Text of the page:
Most of the time, especially with new questions. If the question is obviously off topic it gets close voted quickly, but it also gets heavily downvoted.

It's obvious these downvotes are going to deter the asker from ever wanting to improve their question - as let's face it, who sticks around to wait for a question to be improved so they can remove their downvote?

I think we would get a better result if we preventing downvotinq on questions, at least for a short period of time. That way the close votes could still take effect, and then the OP has a chance to improve the question and re-open it without having to worry about the bad rep.

I accept there are likely to still be a lot of new users that will never bother to edit off-topics, but there is definitely a good chance that we could save a lot of questions with good potential by reserving our downvoting.

Not to mention the amount of new users that never come back from having such a bad experience. I think people are more likely to be accepting of close vote rules, than they are with the hostile attitude that downvotes imply.

Alternatively, we could all make a pact to try and hold off on downvotes until OPs have a chance to address the issues?

  • 15
    Would you also apply the same restrictions/standards to upvotes? – ryanyuyu Jul 24 '15 at 15:21
  • If I recall correctly, you can self delete an answer, e̶d̶i̶t̶ ̶i̶t̶ ̶a̶n̶d̶ ̶r̶e̶o̶p̶e̶n̶ edit it offsite, reopen and edit it with the new content. I've done that with answers I've posted in the past that are an issue. It stops the downvotes, and I can fix it. Plus, when they edit it allows us to reverse the downvote if we see fit. – DeadChex Jul 24 '15 at 15:23
  • 2
    @DeadChex: you cannot edit a self-deleted question. You can of course edit the text somewhere else, then undelete and quickly paste in the new version. – Martijn Pieters Jul 24 '15 at 15:23
  • @ryanyuyu: No as it is not really an issue, upvotes don't scare users away. Though is might help with the voting rings issue (but lets not debate that here) – musefan Jul 24 '15 at 15:26
  • @DeadChex: The damage is done too quickly. A new user wouldn't be able to work out how to do that in time. the reality a lot of questions that are off topic get closed almost instantly, and are heavily downvoted at the same time. What user (new or low-rep) is going to be motivated to improve their question. Likely just delete and re-ask, or get annoyed and come back 6 months later to create a new account – musefan Jul 24 '15 at 15:28
  • 1
    Likely just delete and re-ask doesn't that solve the issue? The downvotes are removed, and they get a chance to fix the post and start fresh. Of course, that requires them to actually improve it between postings, but if one close wasn't enough, I don't think they'll fix the question either way – DeadChex Jul 24 '15 at 15:29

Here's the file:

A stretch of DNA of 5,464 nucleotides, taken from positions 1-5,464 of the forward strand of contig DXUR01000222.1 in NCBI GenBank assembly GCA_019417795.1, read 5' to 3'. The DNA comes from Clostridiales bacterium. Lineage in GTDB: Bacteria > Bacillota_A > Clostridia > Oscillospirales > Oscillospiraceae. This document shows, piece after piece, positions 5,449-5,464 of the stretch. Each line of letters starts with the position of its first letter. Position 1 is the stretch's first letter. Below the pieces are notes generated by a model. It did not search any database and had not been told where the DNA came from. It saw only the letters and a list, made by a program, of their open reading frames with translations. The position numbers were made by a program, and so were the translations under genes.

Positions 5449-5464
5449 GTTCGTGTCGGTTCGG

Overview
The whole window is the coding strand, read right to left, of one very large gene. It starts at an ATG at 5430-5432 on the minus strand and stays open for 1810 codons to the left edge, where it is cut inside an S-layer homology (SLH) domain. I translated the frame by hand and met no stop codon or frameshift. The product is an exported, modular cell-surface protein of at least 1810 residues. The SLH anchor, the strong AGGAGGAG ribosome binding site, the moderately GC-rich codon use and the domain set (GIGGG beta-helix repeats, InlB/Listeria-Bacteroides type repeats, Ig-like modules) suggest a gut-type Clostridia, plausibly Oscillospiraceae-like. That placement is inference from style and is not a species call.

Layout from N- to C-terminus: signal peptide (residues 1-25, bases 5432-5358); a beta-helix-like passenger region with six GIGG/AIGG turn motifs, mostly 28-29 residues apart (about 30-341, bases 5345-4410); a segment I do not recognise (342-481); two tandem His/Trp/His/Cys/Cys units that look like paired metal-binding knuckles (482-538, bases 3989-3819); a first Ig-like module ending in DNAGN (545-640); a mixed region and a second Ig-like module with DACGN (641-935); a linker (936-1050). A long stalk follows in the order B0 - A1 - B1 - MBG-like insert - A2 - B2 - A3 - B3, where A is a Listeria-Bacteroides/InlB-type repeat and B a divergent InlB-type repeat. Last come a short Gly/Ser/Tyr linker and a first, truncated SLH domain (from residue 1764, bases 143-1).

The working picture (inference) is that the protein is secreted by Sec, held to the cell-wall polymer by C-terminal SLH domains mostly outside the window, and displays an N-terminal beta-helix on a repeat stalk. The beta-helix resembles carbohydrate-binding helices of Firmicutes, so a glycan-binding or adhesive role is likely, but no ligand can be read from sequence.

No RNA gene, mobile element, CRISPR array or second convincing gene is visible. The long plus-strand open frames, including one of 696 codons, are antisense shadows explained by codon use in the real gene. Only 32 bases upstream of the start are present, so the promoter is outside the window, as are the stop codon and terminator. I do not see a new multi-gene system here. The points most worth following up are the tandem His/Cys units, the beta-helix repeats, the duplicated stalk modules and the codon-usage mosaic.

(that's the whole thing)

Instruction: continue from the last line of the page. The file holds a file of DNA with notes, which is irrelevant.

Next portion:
• 6
    I would be happy to follow this advice if the posters of the 'new questions' agreed to actually read and agree to accept the site rules and recommendations before posting their hostile, inconsiderate, annoying 'does not work' walls of code with no comments, single-letter var names, no inputs, no outputs, no error-messages and no debugging done. – Martin James Jul 24 '15 at 15:31
  • 4
    Off-topic questions don't always get closed quickly enough. A quick closure would prevent excessive downvotes typically. But in order to attract closers, most questions require a visible indicator (such as: a few downvotes). – mario Jul 24 '15 at 15:31
  • @DeadChex: It's not really a good habit to try and get people. And on second thoughts, it's more like the re-ask without deleting, and people complain about it being a dupe of one they asked already (so even if it's improved, it gets downvotes because OP didn't fix their first attempt). I can't provide examples at this time, but I see it a lot, and I know I can't be the only one here that know it happens – musefan Jul 24 '15 at 15:32
  • see also: Aggressive down-voting – gnat Jul 24 '15 at 15:49
  • @gnat: Thanks, I will vote to close it as a dupe too. No point in carrying on the debate anyway, it's obvious how people feel about it – musefan Jul 24 '15 at 15:51
  • 2
    We may aswell have a 'vote to delete user' feature if we are all going to have no faith in someones ability to reform. New user posts a bad question, then delete the user. Less unwanted crap to maintain and we can all be happy with our superior questioning skills – musefan Jul 24 '15 at 15:53
  • 8
    We may aswell have a 'vote to delete user' feature - that's not a bad idea... – LittleBobbyTables - Au Revoir Jul 24 '15 at 15:56
  • 4
    Can we trial the 'delete user' feature? ;) – Martin James Jul 24 '15 at 16:12
  • 4
    @musefan You don't have to hate someone to downvote them. It's also not a sin to inform someone when they've done something wrong instead of refusing to provide valid feedback on their contributions. – Servy Jul 24 '15 at 16:14

Alternatively, we could all make a pact to try and hold off on downvotes until OPs have a chance to address the issues?

One issue here is that many never address the issues. I've went back to questions that I commented on hours, even days, after myself and others commented on how to fix the issue. And, yes, sometimes I have held off on the downvotes thinking, "Ok, if they can explain this a little better then it wouldn't deserve a downvote". So, if I hold off on the downvote and the OP never addresses the comments (or at least not in a sensible amount of time) then their question gets off the hook and doesn't appear so bad as far as votes are concerned.